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Kidney Week

Abstract: FR-OR116

Real World Dosing Practices of Renin-Angiotensin-Aldosterone System Inhibitors Is Associated with Risk of Adverse Clinical Events in CKD Patients

Session Information

Category: CKD (Non-Dialysis)

  • 1902 CKD (Non-Dialysis): Clinical, Outcomes, and Trials


  • Qin, Lei, AstraZeneca, Gaithersburg, Maryland, United States
  • Furuland, Hans, University Hospital, Uppsala, Uppsala, Sweden
  • Ayoubkhani, Daniel, Health Economics and Outcomes Research Ltd, Cardiff, United Kingdom
  • Evans, Marc Lyndon, University Hospital Llandough, Cardiff, United Kingdom
  • Linde, Cecilia, Karolinska University Hospital, Stockholm, Sweden
  • Bakhai, Ameet, Royal Free London Hospitals NHS Foundation Trust, Barnet, United Kingdom
  • Grandy, Susan, Astrazeneca, Gaithersburg, Maryland, United States
  • Palaka, Eirini, AstraZeneca, Gaithersburg, Maryland, United States
  • McEwan, Philip, Health Economics and Outcomes Research Ltd, Cardiff, United Kingdom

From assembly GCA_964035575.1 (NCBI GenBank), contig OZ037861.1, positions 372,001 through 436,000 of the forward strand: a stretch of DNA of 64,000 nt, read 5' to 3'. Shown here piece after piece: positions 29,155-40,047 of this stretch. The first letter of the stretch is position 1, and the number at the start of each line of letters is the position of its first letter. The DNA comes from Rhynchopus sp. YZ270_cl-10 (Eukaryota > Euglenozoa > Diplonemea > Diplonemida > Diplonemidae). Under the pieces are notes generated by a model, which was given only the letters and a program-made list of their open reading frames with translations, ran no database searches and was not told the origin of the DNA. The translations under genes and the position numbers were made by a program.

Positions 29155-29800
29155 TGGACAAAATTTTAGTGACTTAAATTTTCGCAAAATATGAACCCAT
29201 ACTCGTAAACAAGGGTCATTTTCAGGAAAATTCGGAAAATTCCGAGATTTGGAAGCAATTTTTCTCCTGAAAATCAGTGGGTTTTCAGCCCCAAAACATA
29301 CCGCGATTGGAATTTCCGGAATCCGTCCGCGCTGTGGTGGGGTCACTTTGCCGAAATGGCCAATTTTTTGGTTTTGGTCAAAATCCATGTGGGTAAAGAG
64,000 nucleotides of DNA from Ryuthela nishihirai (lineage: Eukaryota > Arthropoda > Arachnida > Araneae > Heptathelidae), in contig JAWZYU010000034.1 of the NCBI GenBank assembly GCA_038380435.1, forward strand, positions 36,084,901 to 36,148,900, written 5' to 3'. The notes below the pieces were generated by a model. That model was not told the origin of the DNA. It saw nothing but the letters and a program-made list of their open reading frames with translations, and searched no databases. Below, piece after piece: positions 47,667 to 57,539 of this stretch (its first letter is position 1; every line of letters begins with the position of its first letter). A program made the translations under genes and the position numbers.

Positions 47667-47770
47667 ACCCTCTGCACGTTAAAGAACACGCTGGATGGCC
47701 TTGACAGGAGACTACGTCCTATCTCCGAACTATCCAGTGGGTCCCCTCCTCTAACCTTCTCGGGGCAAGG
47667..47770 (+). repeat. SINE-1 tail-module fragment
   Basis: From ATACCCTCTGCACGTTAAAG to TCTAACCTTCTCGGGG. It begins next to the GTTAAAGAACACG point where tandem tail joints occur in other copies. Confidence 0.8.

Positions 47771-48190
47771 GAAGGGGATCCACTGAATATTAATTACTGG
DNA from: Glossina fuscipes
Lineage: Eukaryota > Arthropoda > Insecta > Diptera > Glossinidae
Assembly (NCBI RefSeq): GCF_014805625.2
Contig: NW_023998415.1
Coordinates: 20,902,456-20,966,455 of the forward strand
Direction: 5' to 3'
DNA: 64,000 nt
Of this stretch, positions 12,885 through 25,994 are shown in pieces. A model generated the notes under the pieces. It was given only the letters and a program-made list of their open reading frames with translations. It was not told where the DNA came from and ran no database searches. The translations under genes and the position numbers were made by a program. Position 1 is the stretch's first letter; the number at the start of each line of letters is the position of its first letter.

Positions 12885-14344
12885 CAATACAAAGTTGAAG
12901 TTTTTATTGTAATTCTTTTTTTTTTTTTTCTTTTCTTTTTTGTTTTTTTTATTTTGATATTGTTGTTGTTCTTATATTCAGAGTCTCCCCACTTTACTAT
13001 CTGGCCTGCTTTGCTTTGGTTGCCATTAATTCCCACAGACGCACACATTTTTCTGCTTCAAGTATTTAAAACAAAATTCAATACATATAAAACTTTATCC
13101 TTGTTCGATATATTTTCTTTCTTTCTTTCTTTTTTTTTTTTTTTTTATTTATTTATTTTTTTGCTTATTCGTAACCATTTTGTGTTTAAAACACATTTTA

This study estimated real-world relationships between renin-angiotensin-aldosterone system inhibitors (RAASi) dosing in chronic kidney disease (CKD) patients and the incidence of all-cause mortality and major adverse cardiovascular events (MACE).


Data from the UK Clinical Practice Research Datalink and linked Hospital Episode Statistics between Jan 2006 and Dec 2015 were used to identify adult non-dialysis patients with incident CKD stage 3+ (based on codes or eGFR ≤60 mL/min/1.73m2). Kaplan-Meier survival curves were stratified by <50% and ≥50% of guideline-recommended RAASi dose. Adjusted odds ratios (ORs) relating RAASi dosing to mortality and MACE were estimated using Generalized Estimating Equations.


100,572 patients were included in the study (mean follow-up 6 years). Mortality rates for patients prescribed <50% and ≥50% of recommended RAASi dose were 58 and 11 events per 1,000 patient-years, respectively; the corresponding rates of MACE were 141 and 82 events respectively. Risk of mortality over time was greater for patients prescribed <50% RAASi dose compared to those prescribed ≥50% (Figure 1). Adjusted ORs for mortality and MACE were 3.77 and 1.57 (both p<0.0001), respectively, comparing patients prescribed <50% and ≥50% RAASi dose.


CKD patients prescribed <50% RAASi dose were at significantly higher risk of mortality and MACE compared to those prescribed ≥50%. Although adjustment for factors such as clinician risk appreciation was not possible, the results highlight the need for treatment strategies that allow the prescription of recommended RAASi doses to optimize patient benefit.

Figure 1. Mortality rates stratified by RAASi dose


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